October is HerStory month. It is a month to celebrate and acknowledge the extraordinary contributions that women have made throughout history. This year I’m excited to share with you a documentary about women in the BCGEU that the BCGEU Provincial Executive Women's Committee produced to celebrate these advances in our own union. Called We Are The Union: Working Women, the project was spurred on, in part, by a 2014 convention resolution to encourage greater participation of women in the union. As Chair of the Provincial Executive Women’s Committee, I am so proud to share with you this film.
The documentary tells the story of the fundamental role women and women’s issues have played within the BCGEU and the impact they have had on all workers in BC. It celebrates the work of women activists throughout BCGEU’s long history and the groundbreaking gains made on behalf of their female members.
The film contains interviews with numerous women activists, each of whom inspire me in many ways. Through their diverse voices and backgrounds, we hear stories about a variety of barriers our women members have overcome. It also speaks to our union’s vision towards greater diversity and inclusion. Reflecting on the important work of our union’s past, present and into the future; the film highlights some of the tremendous achievements of women in our union.
From making historic gains in gender disparity and pay equity, to the landmark case of sex discrimination that BCGEU fought right to the Supreme Court of Canada and won, your union has made remarkable strides in the fight against inequality. While we've made great gains over our history, we continue to strive to make this union more inclusive and relevant to our membership.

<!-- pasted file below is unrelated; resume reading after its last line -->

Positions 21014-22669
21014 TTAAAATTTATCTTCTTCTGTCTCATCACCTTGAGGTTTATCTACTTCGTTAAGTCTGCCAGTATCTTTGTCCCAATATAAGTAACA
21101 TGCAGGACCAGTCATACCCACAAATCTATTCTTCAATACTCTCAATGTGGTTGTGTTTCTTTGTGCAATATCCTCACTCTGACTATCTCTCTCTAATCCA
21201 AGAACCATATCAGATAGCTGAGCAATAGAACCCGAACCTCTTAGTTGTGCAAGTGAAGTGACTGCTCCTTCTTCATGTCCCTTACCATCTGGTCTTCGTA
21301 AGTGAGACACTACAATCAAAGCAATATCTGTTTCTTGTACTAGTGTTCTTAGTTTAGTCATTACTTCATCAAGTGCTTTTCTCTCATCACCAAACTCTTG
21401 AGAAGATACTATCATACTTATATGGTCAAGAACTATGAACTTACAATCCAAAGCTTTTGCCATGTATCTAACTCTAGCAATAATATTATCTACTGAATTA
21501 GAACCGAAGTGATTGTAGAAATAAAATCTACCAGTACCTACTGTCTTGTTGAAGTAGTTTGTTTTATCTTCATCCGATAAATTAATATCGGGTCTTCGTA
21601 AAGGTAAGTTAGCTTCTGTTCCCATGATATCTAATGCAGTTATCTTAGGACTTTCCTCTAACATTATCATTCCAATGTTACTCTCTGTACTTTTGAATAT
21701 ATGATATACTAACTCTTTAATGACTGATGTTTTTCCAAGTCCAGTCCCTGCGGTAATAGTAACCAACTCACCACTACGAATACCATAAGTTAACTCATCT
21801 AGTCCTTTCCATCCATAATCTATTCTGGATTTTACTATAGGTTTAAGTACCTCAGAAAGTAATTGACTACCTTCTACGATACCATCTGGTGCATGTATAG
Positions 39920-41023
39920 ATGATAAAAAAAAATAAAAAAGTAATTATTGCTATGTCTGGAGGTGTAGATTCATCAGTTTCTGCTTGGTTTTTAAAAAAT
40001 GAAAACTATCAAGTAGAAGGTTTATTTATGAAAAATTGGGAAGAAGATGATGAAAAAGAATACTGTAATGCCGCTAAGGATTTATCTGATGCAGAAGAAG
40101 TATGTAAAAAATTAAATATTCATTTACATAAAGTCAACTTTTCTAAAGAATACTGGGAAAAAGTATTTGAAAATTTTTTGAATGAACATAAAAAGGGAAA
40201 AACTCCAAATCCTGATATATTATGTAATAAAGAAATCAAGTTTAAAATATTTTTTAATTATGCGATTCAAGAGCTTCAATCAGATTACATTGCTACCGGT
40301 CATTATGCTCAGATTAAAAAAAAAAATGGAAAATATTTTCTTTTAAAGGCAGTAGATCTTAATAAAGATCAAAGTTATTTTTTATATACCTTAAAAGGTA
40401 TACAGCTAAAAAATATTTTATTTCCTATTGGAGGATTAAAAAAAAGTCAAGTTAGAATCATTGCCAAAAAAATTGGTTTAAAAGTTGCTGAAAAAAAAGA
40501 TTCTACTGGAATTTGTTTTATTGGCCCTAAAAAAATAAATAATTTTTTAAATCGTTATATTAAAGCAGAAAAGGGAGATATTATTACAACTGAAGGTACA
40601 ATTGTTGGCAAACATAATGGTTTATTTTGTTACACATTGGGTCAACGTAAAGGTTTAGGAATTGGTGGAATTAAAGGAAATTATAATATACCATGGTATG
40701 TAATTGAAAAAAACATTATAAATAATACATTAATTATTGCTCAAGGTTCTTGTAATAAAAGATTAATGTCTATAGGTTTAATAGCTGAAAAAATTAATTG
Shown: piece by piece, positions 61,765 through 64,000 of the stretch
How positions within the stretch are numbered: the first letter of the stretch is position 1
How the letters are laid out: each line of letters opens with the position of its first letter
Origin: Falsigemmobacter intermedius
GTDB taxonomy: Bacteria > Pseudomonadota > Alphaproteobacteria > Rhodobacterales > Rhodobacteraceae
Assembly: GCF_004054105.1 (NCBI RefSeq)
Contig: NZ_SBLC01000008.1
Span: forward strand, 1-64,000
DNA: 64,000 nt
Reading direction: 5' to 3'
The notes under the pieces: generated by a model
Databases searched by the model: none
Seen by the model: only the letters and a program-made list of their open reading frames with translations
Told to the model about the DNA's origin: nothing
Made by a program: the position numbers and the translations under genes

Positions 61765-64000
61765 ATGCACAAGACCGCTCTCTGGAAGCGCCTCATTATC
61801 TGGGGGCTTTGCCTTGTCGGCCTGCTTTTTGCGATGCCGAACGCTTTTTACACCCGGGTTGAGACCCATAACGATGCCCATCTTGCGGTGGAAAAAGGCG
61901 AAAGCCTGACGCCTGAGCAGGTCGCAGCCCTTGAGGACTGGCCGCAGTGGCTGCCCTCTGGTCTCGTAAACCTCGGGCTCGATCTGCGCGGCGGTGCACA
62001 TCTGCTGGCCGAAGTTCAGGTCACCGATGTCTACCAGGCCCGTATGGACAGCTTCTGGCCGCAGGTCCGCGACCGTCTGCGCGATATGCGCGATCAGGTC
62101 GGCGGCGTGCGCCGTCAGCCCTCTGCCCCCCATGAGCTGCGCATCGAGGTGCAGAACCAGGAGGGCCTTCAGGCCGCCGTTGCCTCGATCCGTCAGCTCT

I encourage you to share this documentary and watch it on your lunch break with your colleagues. Sit back, relax, make some popcorn and enjoy!
I also want to note an important part of Women's Herstory month: Sisters in Spirit Vigils. Since 2006, October 4th marks the day we honour the lives and the memory of Canada’s missing and murdered Aboriginal women and girls. Ninety events took place across the country yesterday to raise awareness to this national tragedy. The labour movement, together with family members, Aboriginal community members and others within our communities took time yesterday for this urgent cause.
As I said in the documentary, the biggest commonality I have seen in all of our women activists is the desire to make a difference in their communities and work together to affect change. Let us pay tribute to the incredible women who have shaped history and let’s also celebrate those women who continue to break down barriers, smash glass ceilings, and pave the way towards gender equality and a truly inclusive BC.